by Frank Holmes, reporter
Reports say that if he’s elected president, Joe Biden would like to give the full legal authority of the federal government—including the power to investigate, wiretap, and prosecute its enemies—to Gov. Andrew Cuomo.
Joe Biden reportedly wants to name Cuomo the nation’s top prosecutor, U.S. Attorney General.
Negotiations are so serious that Fox News reports the National Governors Association, which Cuomo chairs, is already scrambling to replace Cuomo if he joins the Biden administration in January 2021.
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The Attorney General position is always pivotal. However, the party’s base has already signaled it will look to the AG to prosecute Donald Trump and his family for alleged “collusion” with Russia, as well as possibly slap the president’s followers with trumped-up charges in federal courts for the next four or eight years.
“You can be sure that under Cuomo, the Little Sisters of the Poor will be back in court,” wrote Stacey Lennox at PJ Media. “States that have passed restrictions on abortion will find themselves in the crosshairs of a Cuomo DOJ. Lawsuits by the pro-abortion activists would have the full weight of the country’s premier law enforcement agency behind them.”
Gov. Cuomo’s administration in Albany also attacked the Second Amendment, saying it urged “all insurance companies and banks doing business in New York to join the companies that have already discontinued their arrangements with the NRA.”
Cuomo served as New York state attorney general from 2007 until 2010, where he legally pressured lenders to make subprime mortgages, setting the stage for the Great Recession.
“One of the key reasons why [Fannie Mae and Freddie Mac are] bankrupt today, and why the government is spending hundreds of millions of dollars in supporting them, is because of the edicts pushed through by Mr. Cuomo,” banking analyst Dick Bove, of Rochdale Securities told CNBC in 2010.
Cuomo, who has been governor of New York since 2011, has waved away talk of serving in the Biden administration. His senior adviser, Richard Azzopardi, told the left-wing news outlet Axios he’s “100%” sure that Cuomo has “made zero outreach, has had zero conversations about this.”
The governor personally denied the reports Monday on NBC’s Today show, saying, “Those rumors … those are only from people who want to get me out of New York.”
And Cuomo told Good Morning America earlier this year that his feeling about leading a federal agency is, “Been there, done that.”
Cuomo served as Secretary of Housing and Urban Development (HUD) during President Bill Clinton’s second term, from 1997 to 2001. “It’s also thought by many that the hundreds of thousands of people who are losing their homes, are [doing so] to a great degree because of the actions taken by Mr. Cuomo at HUD,” said Bove.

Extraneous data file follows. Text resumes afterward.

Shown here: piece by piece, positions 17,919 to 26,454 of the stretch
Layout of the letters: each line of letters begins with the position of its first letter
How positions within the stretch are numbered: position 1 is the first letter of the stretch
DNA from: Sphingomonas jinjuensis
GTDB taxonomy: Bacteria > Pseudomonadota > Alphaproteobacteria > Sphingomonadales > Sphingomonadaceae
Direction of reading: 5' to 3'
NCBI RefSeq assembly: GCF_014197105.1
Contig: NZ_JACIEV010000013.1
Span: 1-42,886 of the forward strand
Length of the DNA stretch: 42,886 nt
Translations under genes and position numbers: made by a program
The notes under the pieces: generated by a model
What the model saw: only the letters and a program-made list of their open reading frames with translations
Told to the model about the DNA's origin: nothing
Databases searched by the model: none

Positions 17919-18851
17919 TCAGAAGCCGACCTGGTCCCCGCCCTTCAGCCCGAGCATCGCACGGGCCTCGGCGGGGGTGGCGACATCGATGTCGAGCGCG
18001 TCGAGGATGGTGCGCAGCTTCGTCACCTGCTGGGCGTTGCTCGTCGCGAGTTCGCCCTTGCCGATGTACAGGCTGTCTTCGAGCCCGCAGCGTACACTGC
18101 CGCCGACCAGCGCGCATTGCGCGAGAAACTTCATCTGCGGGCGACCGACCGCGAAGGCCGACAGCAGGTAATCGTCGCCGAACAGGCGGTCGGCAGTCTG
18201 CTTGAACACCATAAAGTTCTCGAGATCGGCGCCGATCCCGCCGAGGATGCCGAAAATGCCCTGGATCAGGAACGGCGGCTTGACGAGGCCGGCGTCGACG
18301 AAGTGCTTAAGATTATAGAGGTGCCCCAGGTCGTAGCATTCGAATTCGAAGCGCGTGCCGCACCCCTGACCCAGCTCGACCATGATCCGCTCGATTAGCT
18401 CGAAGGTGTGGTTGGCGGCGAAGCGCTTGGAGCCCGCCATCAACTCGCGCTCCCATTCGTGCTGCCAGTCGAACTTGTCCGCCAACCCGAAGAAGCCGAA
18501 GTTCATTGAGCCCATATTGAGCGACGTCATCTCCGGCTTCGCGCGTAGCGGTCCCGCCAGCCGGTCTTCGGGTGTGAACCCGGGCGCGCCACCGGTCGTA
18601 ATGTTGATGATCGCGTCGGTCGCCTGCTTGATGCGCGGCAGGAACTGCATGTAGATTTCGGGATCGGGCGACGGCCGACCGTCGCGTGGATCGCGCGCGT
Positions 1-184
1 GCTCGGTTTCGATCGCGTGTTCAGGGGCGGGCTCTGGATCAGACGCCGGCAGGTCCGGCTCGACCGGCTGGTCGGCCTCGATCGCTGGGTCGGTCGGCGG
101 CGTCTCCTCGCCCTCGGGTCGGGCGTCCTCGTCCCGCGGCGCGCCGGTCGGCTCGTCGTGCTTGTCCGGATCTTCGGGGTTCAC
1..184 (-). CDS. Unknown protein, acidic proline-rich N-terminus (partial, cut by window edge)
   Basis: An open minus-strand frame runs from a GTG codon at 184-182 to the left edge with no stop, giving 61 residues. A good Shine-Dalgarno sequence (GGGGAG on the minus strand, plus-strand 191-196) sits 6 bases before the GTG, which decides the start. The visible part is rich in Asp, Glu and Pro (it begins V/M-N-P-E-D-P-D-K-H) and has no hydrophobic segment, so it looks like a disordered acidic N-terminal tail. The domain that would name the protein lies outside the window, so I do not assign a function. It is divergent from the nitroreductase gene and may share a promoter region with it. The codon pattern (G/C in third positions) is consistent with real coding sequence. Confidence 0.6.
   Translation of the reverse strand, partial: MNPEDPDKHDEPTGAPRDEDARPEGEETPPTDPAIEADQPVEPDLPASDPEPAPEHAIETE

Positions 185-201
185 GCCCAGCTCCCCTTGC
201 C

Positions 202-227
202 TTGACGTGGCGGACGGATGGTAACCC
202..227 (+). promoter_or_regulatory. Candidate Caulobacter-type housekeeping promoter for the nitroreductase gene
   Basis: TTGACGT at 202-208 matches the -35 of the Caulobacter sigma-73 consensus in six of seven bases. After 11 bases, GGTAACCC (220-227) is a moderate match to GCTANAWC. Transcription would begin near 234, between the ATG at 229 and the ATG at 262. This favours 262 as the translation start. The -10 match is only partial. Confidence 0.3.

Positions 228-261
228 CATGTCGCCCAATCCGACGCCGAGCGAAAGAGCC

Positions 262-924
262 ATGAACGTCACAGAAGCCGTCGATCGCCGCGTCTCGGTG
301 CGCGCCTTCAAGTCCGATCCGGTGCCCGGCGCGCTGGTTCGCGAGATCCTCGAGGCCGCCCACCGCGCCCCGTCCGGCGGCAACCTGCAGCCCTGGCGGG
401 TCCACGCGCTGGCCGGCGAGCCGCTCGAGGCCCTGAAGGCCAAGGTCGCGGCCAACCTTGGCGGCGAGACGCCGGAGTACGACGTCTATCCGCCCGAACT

Cuomo says this time, he’s not leaving the governor’s mansion.
“I don’t want to go to Washington. They couldn’t drag me,” Cuomo said. “I only represent the people of the state. I have no agenda besides theirs.”
Cuomo also tied his decision not to go to Washington to his controversial handling of the coronavirus. “I said when this COVID situation started, just so I had total credibility with the people of the state, ‘I’m not running for president, I’m not running for vice president, I don’t want to go to Washington. I just am giving you the straight advice as your governor,’” he said.
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Cuomo ordered nursing homes to admit patients infected with COVID-19, which he called the “European virus,” causing infection rates to surge and leading to thousands of deaths.
Cuomo may have other reasons for turning down the AG job. The white male may want to avoid a confrontation with the party’s base, which demands “diversity” in federal appointments. The AG position is less visible than that of a governor—a job that has let him host daily television addresses.
Most importantly, the straightest path to the White House runs through the governor’s mansion. Four of the last seven presidents have been governors. The only cabinet secretary to mount a presidential campaign, former Secretary of State Hillary Clinton, lost.
If he changes his mind, Cuomo could be the most liberal AG in years.
In 2014, Cuomo said that “extreme conservatives who are right-to-life,” pro-Second Amendment, and opposed gay marriage “have no place in the state of New York, because that’s not who New Yorkers are.”
As Attorney General, could he apply the law fairly—or would his bias force him to make sure conservatives have no place in the United States?
Frank Holmes is a veteran journalist and an outspoken conservative that talks about the news that was in his weekly article, “On The Holmes Front.”